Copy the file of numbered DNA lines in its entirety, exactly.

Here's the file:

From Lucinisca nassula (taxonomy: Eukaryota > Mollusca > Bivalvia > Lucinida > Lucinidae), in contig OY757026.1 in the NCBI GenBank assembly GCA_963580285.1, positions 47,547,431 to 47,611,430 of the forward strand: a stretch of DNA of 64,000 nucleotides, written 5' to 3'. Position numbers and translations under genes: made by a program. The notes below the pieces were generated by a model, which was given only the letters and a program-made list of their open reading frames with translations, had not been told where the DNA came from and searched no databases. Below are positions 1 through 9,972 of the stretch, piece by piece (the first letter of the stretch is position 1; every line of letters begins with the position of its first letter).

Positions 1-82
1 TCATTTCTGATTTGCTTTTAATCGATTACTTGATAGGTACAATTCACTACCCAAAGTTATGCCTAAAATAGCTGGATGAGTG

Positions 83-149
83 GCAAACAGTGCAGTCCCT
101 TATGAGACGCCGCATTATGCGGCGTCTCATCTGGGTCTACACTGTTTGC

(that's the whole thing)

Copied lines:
From Lucinisca nassula (taxonomy: Eukaryota > Mollusca > Bivalvia > Lucinida > Lucinidae), in contig OY757026.1 in the NCBI GenBank assembly GCA_963580285.1, positions 47,547,431 to 47,611,430 of the forward strand: a stretch of DNA of 64,000 nucleotides, written 5' to 3'. Position numbers and translations under genes: made by a program. The notes below the pieces were generated by a model, which was given only the letters and a program-made list of their open reading frames with translations, had not been told where the DNA came from and searched no databases. Below are positions 1 through 9,972 of the stretch, piece by piece (the first letter of the stretch is position 1; every line of letters begins with the position of its first letter).

Positions 1-82
1 TCATTTCTGATTTGCTTTTAATCGATTACTTGATAGGTACAATTCACTACCCAAAGTTATGCCTAAAATAGCTGGATGAGTG

Positions 83-149
83 GCAAACAGTGCAGTCCCT
101 TATGAGACGCCGCATTATGCGGCGTCTCATCTGGGTCTACACTGTTTGC